Robotic technology has become an integral part of the manufacturing or production processes, packaging, and streamlining workflow, among others. In a similar scenario, tech giant Amazon’s warehouse will have two new robot employees named Ernie and Bert. Amazon is currently testing the new robots to improve safety of warehouse workers and minimize strenuous movements of the workers.
Amazon has several fulfilment centers across the globe wherein employees pick or keep items onto shelves as a part of the order fulfillment process. Amazon is examining a new workstation system, Ernie, which moves a part of the robotic shelf and delivers products through a robotic arm to the employees to ensure they remain in comfortable and ergonomic position and efficiently minimize the probability for employees to carry out strenuous activities such as reaching up or bending down to retrieve items. Bert, first Autonomous Mobile Robots (AMRs) developed by Amazon, is being assessed to autonomously and seamlessly navigate across warehouse facilities with Amazon’s advanced technology of safety, perception, and navigation. According to the company, Bert will eliminate the need for robots to be limited to restricted areas and the employees will be able to call Bert to transport items across the warehouse and fulfilment centers. Over time and with more advancements, Bert will also be able to carry heavy loads. According to global director of Advanced Technology at Amazon, Kevin Keck, robotics and advanced technology are playing a major role in making facilities safer as the company is increasing focus on employees’ safety and health. Scooter and Kermit are two other ARMs in development that transport carts and will take over the task of moving empty packages across the facilities, thereby reducing physically strenuous tasks.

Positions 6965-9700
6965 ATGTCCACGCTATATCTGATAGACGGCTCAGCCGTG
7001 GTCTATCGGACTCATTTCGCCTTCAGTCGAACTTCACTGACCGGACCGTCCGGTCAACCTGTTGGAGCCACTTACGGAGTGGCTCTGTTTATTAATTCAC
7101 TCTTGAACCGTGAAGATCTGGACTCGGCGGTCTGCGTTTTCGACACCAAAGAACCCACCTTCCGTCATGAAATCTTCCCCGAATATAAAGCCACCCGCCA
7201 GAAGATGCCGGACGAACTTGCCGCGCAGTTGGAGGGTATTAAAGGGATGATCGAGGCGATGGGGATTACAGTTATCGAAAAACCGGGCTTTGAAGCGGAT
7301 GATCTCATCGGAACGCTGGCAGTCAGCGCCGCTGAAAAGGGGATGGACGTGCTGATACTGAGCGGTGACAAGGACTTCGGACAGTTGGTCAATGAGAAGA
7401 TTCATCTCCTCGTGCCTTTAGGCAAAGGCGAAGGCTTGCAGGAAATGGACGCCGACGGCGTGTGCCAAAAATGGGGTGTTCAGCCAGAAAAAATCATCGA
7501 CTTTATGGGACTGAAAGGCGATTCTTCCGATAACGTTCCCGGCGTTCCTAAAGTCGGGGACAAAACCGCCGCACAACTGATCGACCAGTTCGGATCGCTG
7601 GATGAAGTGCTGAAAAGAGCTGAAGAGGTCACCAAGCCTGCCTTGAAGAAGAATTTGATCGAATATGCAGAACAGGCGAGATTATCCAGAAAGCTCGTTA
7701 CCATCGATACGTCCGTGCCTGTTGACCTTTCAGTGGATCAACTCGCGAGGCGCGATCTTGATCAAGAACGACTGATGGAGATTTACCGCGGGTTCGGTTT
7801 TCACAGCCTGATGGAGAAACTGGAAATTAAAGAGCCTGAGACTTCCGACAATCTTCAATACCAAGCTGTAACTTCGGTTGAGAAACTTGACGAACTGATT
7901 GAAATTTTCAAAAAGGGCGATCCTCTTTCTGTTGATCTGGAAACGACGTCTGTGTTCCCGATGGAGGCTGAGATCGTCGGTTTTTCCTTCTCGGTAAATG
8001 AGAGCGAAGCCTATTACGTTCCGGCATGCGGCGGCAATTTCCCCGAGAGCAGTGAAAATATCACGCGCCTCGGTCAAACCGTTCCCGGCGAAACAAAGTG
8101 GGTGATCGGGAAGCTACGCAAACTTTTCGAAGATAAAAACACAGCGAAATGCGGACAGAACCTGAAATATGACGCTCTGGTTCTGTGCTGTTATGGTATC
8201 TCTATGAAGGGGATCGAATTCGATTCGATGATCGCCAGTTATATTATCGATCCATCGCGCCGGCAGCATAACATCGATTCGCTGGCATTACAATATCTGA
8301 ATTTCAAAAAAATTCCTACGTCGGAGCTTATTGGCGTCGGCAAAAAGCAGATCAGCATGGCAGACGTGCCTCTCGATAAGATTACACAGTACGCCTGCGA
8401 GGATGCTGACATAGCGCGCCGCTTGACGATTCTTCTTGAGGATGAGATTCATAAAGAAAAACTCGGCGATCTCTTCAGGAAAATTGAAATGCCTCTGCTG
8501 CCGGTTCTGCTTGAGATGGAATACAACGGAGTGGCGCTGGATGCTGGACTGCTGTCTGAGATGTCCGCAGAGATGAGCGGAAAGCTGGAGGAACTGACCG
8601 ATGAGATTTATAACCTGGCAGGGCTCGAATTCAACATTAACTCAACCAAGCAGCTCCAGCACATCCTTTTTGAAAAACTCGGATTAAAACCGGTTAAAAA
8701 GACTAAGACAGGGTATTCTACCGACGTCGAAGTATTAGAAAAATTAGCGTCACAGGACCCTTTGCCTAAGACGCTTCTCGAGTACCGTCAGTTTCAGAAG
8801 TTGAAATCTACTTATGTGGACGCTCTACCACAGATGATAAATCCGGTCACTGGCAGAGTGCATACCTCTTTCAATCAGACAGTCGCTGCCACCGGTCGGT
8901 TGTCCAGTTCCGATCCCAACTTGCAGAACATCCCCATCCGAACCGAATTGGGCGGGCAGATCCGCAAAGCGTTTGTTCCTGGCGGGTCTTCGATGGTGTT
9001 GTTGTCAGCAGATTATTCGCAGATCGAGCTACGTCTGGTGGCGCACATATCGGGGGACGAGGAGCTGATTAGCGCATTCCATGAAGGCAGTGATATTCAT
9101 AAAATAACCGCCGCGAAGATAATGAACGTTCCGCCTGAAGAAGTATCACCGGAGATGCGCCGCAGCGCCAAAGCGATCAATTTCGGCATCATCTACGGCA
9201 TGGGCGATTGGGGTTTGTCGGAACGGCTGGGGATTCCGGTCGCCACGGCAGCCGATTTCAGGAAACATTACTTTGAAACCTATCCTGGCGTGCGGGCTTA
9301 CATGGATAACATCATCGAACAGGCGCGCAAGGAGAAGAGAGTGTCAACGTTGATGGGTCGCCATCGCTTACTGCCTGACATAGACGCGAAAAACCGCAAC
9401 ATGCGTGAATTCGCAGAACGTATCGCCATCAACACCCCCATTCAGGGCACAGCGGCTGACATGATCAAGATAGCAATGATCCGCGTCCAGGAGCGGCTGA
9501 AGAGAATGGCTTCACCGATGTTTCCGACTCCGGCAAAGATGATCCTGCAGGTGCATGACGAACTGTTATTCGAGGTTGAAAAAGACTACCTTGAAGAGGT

Amazon is testing out these robots to handle packages and make other tasks safer for employees in light of recent analysis that suggested rate of injuries is higher in Amazon warehouse workers as compared to other companies. Amazon recently announced the goal of minimizing recordable incident rates by nearly half by 2025 and will invest approximately USD 300 million to develop safety projects this year.